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Today’s intention is:
We can always pivot, stop or turn around.
But we can't do any of those things if we don't begin.
Above all else, begin.
A quest to Chapman
Pulling into a public parking lot off Orange Street, I look around for a spot. My tea cools from sippable to drinkable. I park facing the back of Pizza Press, gulp my tea, and step out of my Jeep.
It’s Saturday morning, and I drove to Chapman University in Orange to explore. Google Maps shows Leatherby Libraries as a half-mile walk. I grab my bag and sunglasses then head north.
I pass a church, a few local shops, and several university homes. The houses have a timeless look to them. They’re withered but clean. Lawns are freshly cut to a few inches, and the sidewalks swept. I feel like a young student walking with my backpack double-strapped. I continue the journey north wide-eyed and curious.
Climbing the steps in front of Leatherby, I see a sign that reads, “Library is closed to the public.” I check the door and sure enough, it’s locked.
A subtle breeze blows the smell of jasmine across my face. I follow the scent around Leatherby’s entrance. The gates to Chapman Stadium appear on my left while an art exhibit calls to me on my right. The exhibit reaches twelve feet high, featuring a red metal band shaped into a sporadic, seemingly endless loop.
I kneel to read the plaque fastened to the base of the exhibit. It reads:
“Will you seize and grasp my flickering flame? Not because I implore you; not because your family, your friends, your ambitions implore you; but seek knowledge and truth for its own sake. You may find, as I have found, there is no truth… only the quest.”
- Quentin de Young ‘45, Emeritus Professor of Psychology.
I snap a picture and head to a bench nearby.
Quentin’s words settle into my mind. I think about what drew me out here.
What compelled me to make the trip?
Was it my family, friends, or my ambitions?
Or was it knowledge and truth?
I’m not sure it’s any of those things. For me,
It just feels right.
Still on my bench, I read Steven Pressfield’s The War of Art. As Steven shares his thoughts on Resistance, the Muse, and their relationship to the Professional, I lean back to reflect on the moment.
I’m here because I began.
I’m here because I turned a feeling into a few steps forward.
And whether it’s a trip to a nearby college campus or a quest for truth, taking a start matters more than what implores us to consider it.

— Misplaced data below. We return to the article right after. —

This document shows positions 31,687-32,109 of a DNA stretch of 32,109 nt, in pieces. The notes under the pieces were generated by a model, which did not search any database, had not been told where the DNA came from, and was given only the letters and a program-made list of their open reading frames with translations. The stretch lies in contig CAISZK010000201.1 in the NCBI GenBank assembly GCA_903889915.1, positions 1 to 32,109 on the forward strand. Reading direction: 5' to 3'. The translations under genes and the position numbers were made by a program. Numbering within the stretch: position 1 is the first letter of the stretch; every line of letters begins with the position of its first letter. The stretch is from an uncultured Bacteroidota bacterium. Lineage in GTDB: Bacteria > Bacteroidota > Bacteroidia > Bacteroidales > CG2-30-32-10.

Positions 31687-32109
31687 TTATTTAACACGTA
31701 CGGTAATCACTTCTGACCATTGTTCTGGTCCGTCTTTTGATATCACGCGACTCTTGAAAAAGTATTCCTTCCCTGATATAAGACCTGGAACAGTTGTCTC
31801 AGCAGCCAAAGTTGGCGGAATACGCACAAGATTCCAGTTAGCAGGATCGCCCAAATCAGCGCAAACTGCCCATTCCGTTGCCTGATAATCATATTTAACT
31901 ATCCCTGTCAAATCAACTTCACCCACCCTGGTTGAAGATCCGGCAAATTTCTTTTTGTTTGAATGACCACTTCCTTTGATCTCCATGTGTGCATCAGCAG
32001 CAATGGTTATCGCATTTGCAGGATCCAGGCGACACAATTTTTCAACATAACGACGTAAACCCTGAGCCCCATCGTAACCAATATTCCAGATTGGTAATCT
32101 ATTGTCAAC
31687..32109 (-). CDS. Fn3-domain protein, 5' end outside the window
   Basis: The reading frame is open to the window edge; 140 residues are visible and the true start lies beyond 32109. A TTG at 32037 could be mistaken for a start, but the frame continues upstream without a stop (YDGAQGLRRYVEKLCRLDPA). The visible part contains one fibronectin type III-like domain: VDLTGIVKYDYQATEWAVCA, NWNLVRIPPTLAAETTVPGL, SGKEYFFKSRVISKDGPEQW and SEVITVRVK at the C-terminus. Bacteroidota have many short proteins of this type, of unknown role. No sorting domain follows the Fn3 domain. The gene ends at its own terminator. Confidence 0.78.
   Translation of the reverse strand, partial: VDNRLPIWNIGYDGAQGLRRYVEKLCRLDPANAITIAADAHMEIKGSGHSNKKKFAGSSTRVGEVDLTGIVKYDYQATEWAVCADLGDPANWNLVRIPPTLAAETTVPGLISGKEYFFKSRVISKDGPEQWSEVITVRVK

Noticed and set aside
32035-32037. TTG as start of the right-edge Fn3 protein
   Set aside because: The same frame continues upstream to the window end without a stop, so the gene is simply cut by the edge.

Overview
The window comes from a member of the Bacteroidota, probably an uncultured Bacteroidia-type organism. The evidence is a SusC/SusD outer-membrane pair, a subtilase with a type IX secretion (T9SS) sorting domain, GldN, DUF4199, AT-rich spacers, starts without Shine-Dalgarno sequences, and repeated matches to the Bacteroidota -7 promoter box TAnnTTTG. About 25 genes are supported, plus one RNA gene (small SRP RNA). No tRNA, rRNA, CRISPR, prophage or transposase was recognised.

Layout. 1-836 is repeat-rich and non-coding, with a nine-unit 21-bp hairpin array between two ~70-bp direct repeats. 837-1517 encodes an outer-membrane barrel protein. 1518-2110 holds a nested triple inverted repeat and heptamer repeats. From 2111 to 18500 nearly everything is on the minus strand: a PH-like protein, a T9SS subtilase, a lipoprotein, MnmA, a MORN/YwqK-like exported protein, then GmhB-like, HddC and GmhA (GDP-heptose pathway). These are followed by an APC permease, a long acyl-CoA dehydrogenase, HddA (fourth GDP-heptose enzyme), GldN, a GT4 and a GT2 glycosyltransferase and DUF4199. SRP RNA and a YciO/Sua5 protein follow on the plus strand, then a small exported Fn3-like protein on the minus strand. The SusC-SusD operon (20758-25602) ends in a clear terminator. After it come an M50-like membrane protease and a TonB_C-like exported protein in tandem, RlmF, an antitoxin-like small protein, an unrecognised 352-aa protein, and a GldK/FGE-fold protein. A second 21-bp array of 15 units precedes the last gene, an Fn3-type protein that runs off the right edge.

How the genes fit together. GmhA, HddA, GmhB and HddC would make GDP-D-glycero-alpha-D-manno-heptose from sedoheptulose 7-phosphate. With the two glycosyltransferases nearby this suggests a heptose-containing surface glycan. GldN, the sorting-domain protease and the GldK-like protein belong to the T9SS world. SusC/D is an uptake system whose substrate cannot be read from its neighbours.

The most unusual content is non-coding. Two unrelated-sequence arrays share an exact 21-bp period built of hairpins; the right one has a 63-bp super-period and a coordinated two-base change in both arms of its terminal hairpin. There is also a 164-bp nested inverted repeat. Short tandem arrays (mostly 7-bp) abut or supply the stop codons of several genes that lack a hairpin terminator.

If life is an endless pursuit, I’m less interested in what drives us and more interested in getting on the road.
Too often, we sit idle and dwell on “the why” of our quests.
Are the stakes high enough? We wonder.
Is the payoff big enough? We ponder.
Forget all that.
If it feels right, go.
Your motivations will change. Your purpose will codify. Your why will grow.
In other words, your quest will inform your reason for taking it.
What quests do you want to take?
What just feels right, right now?
Lean into that feeling. Follow it.
You gotta start somewhere.
So start. Now.
Lessons from nature
Most Fridays I grab coffee with my friend, John Reed.
After last week’s meetup, he sent me the video below along with a message:
Nature is smarter than we are. There are lessons in this video.
After my first watch, I thought of a few questions.
Does the sunflower know what lies ahead?
Does it spend time thinking about that final bloom of color?
Or does it simply reach for the next ray of sun each day?
From what I can tell, it uses all of its energy to get to its next stage of growth.
It’s not dwelling on the day its flower will emerge. It’s focused on sprouting the next leaf or stem.
And it’s in no hurry, either.
One moment at a time, it builds itself up toward the sky.
Then, when timing is just right, it reveals itself to the world.
Its authentic Self.
Let’s do as John suggests and learn from nature.
Today, build a stem. Maybe a leaf or two.
Our days to bloom will come soon enough.
We do not begin alone
The War of Art mesmerizes me. Everything by Steven Pressfield does. I’m going back for a third read this weekend.
Near the end of the book, Steven quotes the visionary poet, William Blake:
Eternity is in love with the creations of time.
He explains Blake’s words to mean that beings from a higher plane of existence (or Gods) “take joy in what we timebound beings can bring forth into physical existence in our limited material sphere.”
In other words, Steven reasons we have help. We do not begin alone.
When we conceive an enterprise and commit to it in the face of our fears, something wonderful happens. A crack appears in the membrane. Like the first craze when a chick pecks at the inside of its shell. Angel midwives congregate around us; they assist as we give birth to ourselves, to that person we were born to be, to the one whose destiny was encoded in our soul, our daimon, our genius.
When we make a beginning, we get out of our own way and allow the angels to come in and do their job. They can speak to us now and it makes them happy. It makes God happy. Eternity, as Blake might have told us, has opened a portal into time.
And we’re it.
Today is as good a day as any.
Follow a feeling. Follow nature, Steven’s words or William Blake’s.
Whatever it takes, take your beginning.
Until next time,
Don’t wait. Start small. Learn as you go.